|US6655585 *||10 May 1999||2 Dec 2003||Citicorp Development Center, Inc.||System and method of biometric smart card user authentication|
|US6792287 *||1 Jul 1999||14 Sep 2004||Nokia Mobile Phone Limited||Electronic apparatus|
|US6826000||17 May 2002||30 Nov 2004||Secugen Corporation||Optical fingerprint acquisition apparatus|
|US6906696||5 Jun 2001||14 Jun 2005||Research Investment Network, Inc.||Method of controlling multi-user access to the functionality of consumer devices|
|US7024784 *||17 Apr 2002||11 Apr 2006||Robert Bosch Gmbh||Device equipped with a sensor|
|US7084734||7 Aug 2003||1 Aug 2006||Georgia Tech Research Corporation||Secure authentication of a user to a system and secure operation thereafter|
|US7142091||11 Feb 2002||28 Nov 2006||Lane William F||Self-authenticating identification substrate with encoded packet output|
|US7180401 *||3 Dec 2004||20 Feb 2007||Kulite Semiconductor Products, Ic.||Personal identification apparatus using measured tactile pressure|
|US7275254||21 Nov 2000||25 Sep 2007||Intel Corporation||Method and apparatus for determining and displaying the service level of a digital television broadcast signal|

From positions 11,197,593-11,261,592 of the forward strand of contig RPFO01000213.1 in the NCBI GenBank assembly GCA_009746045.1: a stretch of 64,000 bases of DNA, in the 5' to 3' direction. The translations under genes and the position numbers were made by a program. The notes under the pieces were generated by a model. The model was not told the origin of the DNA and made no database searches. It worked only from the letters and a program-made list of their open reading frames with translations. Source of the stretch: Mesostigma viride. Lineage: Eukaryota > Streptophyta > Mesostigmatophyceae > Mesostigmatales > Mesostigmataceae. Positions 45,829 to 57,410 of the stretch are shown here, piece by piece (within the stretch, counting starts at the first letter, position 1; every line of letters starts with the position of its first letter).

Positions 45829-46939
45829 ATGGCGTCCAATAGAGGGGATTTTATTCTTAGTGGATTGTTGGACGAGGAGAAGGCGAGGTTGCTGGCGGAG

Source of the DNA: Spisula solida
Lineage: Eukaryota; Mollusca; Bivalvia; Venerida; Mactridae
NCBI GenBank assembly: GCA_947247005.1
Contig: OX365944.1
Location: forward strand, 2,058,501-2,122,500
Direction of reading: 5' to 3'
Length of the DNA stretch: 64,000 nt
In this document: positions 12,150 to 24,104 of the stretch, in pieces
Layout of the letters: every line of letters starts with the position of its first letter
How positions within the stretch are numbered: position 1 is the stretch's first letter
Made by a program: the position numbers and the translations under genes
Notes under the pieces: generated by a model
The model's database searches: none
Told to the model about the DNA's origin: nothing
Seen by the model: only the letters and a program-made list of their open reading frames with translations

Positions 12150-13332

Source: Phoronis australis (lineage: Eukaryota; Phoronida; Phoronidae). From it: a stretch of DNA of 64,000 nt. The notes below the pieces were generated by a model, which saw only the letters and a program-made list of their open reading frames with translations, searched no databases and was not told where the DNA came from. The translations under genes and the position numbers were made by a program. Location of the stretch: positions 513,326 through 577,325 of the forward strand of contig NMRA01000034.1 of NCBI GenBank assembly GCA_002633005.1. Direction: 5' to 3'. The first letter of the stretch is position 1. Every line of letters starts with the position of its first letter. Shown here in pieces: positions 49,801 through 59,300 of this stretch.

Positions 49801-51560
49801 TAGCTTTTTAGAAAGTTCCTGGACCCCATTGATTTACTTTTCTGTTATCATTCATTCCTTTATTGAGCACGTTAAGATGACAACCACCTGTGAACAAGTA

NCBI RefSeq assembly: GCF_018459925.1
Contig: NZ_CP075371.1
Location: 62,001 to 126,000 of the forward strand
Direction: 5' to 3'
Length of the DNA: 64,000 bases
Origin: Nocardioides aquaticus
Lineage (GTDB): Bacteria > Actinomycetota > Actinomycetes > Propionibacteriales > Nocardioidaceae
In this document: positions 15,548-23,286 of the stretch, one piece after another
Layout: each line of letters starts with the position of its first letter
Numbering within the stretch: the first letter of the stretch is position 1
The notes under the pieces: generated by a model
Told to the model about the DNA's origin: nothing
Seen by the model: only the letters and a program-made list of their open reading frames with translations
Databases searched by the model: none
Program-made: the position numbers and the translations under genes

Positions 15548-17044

|US7310042||19 Dec 2002||18 Dec 2007||Seifert Mark K||System and method for biometric-based fraud protection|
|US7355621 *||15 Feb 2005||8 Apr 2008||Fernandez Dennis S||Digital television with subscriber conference overlay|
|US7418255||21 Feb 2002||26 Aug 2008||Bloomberg Finance L.P.||Computer terminals biometrically enabled for network functions and voice communication|
|US7533271 *||5 Sep 2001||12 May 2009||Vixs Systems, Inc.||Method and apparatus for remote control and monitoring of a multimedia system|
|US7792705||21 May 2007||7 Sep 2010||Amazon.Com, Inc.||Method and system for placing a purchase order via a communications network|
|US7802275||24 Oct 2006||21 Sep 2010||Dennis S. Fernandez||Digital television with subscriber conference overlay|
|US7856373 *||28 Oct 2007||21 Dec 2010||Shah Ullah||Targeting content to network-enabled devices based upon stored profiles|
|US7876930||2 Jan 2007||25 Jan 2011||Topaz Systems, Inc.||Fingerprint reader combination|
|US7880762||30 Apr 2008||1 Feb 2011||Dennis Fernandez||Digital television with subscriber conference overlay|
|US7900235||14 Jan 2009||1 Mar 2011||Dennis S. Fernandez||Digital television with subscriber conference overlay|